“Absolutely there are too many teams. If a fella can’t make it with one team, he just walks away to the team down the road. It’s too easy for him to get a game now.”Error, group does not exist! Check your syntax! (ID: 43)
The Ulster Senior League has been having The Last Rites administered for some time, but Fr Mick is hopeful that a solution to save intermediate soccer in Donegal can be found.
“I’m afraid that the Ulster Senior League won’t survive,” he says, 30 years after he was one of the founder members of the League.
“Teams are dropping off every year. It can’t survive like that. It’s important that we keep intermediate football. I think it might be better if the teams play a high level in the Donegal League and make it intermediate football.
“There is a bit of opposition there, but it’s important that everyone sits down and talks about the best thing to do.”
He and Dick Duffy, in 1971, were among the leading lights in establishing organised soccer, in the form of the Donegal League in ’71 and in 1983 he bought the land were now sits The Diamond Park.Error, group does not exist! Check your syntax! (ID: 63)
“We were looking around for a suitable place and someone told me that here was available,” he says, gazing out after turning the sod on the redevelopment of the pitch at Ballyare.
“It’s a very central location. I came to the owner and asked him how much he wanted for it. He wouldn’t touch it. About a fortnight after it, he came up to me at the mart and Falcarragh and said: ‘Are you still interested in that pitch?’
“I told him that we had a fair bit of money in the Donegal League. He said he wanted £9,000 and the deal was done there.”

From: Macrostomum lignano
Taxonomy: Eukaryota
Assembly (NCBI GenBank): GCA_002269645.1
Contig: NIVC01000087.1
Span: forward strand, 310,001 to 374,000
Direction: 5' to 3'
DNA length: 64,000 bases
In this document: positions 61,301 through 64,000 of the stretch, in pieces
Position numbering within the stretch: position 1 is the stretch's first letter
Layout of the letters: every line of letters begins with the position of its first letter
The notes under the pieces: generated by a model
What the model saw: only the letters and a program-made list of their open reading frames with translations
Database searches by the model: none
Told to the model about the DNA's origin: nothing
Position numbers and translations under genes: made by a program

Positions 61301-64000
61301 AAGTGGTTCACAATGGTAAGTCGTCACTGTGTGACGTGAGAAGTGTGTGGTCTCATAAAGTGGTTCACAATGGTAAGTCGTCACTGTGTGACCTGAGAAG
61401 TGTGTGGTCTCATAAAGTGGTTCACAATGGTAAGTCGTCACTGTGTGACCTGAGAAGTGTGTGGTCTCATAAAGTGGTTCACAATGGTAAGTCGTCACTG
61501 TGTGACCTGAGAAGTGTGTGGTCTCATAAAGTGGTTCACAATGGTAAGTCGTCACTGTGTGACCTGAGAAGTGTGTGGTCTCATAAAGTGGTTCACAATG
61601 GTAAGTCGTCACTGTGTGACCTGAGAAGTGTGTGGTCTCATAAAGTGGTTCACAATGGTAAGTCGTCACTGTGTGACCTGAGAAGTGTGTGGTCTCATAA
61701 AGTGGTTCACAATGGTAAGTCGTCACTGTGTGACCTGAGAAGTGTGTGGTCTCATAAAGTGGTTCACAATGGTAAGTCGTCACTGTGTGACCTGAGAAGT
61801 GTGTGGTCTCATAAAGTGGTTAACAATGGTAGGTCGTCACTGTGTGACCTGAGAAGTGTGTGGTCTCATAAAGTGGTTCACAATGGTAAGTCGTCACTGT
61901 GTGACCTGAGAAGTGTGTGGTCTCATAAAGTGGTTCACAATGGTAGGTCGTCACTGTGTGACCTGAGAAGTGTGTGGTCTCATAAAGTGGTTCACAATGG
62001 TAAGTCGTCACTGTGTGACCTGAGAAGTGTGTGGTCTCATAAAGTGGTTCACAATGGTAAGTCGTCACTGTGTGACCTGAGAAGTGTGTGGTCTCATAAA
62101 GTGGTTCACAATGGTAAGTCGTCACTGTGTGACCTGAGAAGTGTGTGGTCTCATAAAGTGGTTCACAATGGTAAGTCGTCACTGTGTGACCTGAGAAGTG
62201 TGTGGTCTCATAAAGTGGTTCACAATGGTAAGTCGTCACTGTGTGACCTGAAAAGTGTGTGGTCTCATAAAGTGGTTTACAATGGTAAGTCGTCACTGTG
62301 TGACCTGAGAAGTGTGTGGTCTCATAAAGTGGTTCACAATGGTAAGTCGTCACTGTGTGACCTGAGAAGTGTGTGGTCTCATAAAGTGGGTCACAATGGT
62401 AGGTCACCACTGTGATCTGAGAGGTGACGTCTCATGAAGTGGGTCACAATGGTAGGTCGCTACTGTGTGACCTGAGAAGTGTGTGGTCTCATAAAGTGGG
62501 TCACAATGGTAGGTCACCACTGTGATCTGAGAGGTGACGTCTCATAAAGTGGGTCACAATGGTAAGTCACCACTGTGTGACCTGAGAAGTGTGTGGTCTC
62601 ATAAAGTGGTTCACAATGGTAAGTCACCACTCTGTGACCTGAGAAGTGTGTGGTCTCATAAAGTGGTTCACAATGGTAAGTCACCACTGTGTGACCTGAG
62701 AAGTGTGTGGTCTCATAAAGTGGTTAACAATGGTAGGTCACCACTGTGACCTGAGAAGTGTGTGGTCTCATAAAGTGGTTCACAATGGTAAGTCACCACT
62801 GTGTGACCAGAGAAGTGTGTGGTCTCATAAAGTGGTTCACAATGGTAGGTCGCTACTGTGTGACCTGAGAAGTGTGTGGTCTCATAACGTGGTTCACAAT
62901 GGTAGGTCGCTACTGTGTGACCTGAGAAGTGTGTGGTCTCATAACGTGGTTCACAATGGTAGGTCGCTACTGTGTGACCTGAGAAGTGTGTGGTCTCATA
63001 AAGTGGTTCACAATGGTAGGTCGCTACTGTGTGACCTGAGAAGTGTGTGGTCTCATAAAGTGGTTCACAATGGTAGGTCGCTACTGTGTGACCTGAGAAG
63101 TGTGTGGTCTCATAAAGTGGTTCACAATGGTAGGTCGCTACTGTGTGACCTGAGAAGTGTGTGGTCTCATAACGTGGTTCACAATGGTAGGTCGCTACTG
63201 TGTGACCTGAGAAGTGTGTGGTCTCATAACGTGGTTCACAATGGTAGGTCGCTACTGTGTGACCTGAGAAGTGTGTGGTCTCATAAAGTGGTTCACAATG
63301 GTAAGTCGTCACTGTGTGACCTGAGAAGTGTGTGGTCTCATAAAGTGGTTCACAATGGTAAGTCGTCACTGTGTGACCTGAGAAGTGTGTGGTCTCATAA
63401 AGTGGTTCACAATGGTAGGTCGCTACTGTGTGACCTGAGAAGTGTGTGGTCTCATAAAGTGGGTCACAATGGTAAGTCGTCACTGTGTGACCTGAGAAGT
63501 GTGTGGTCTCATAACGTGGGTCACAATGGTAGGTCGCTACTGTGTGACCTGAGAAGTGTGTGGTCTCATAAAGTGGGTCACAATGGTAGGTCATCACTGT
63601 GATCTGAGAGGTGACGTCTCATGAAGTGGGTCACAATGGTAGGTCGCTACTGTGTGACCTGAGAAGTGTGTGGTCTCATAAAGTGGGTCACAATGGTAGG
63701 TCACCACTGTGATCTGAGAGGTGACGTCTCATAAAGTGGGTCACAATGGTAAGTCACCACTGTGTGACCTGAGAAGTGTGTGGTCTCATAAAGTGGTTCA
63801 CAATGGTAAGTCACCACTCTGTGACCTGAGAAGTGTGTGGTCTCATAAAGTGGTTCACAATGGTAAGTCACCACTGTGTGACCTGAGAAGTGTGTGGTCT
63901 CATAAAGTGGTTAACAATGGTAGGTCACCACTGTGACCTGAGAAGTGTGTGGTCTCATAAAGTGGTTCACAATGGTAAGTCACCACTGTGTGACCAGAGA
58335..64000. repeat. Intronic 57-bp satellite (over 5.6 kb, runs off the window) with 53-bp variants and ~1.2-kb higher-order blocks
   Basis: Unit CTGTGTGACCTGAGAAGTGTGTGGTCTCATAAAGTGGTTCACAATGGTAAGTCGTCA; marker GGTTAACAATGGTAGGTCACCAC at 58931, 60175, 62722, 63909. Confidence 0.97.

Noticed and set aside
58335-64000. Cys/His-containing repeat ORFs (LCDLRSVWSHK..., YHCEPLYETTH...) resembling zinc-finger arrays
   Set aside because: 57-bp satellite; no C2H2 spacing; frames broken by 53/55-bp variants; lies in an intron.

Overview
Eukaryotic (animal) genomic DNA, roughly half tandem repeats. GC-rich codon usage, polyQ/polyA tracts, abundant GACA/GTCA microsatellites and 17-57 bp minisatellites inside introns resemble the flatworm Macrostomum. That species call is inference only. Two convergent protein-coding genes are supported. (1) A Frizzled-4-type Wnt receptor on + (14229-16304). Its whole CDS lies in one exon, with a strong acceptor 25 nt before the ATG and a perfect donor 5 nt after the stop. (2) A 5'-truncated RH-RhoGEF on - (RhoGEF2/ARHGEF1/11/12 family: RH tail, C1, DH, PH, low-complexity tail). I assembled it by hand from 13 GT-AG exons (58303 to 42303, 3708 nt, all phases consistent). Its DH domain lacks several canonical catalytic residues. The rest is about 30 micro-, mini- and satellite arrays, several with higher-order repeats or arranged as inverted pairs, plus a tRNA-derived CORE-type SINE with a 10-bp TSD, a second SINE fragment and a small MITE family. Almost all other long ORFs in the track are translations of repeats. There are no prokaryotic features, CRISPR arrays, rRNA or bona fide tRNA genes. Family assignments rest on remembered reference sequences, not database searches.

He keeps a close watch on all things soccer and it was he who brought Ollie Horgan, now the Finn Harps manager, to Fanad.
He smiles as he recalls his first sighting of the Galway native, at the bus station in Letterkenny.
“I was talking to Art Friel, a cousin of mine who’s a guard down in Galway,” Fr Mick says.
“He told me there was a young fella going up to teach in St Eunan’s College. I was in Letterkenny waiting on him to get off the bus.
“This boy walked off the bus with an old pair of runners on him and a wee bag. He was the only one I saw who could have played football. I went over to him: ‘You’re not Ollie Horgan?’ I signed him up there and then.Error, group does not exist! Check your syntax! (ID: 66)
“I’m delighted to see Ollie is doing well at Harps. He deserves to do so well because he works very hard. It’s a big step up and a big challenge.”
Fr Mick spent some time involved at board level at Finn Park, too, but Fanad was always were the heart lay.
Even now, his influence around Triagh-A-Locha is evident.
Players talk in almost-reverential terms about his effect on them.
He’s more frail now than he was in those days when he patrolled the sidelines, but it’s easy to see how he got so much out of his men.
He commands authority and demands respect.
The results, the achievements, the cups and the memories have stood the test of time.
For eternity, the story of Donegal soccer and that of Fanad United can never be retold without mention of the man who started it all; the man known simply as ‘Fr Mick’.Tags: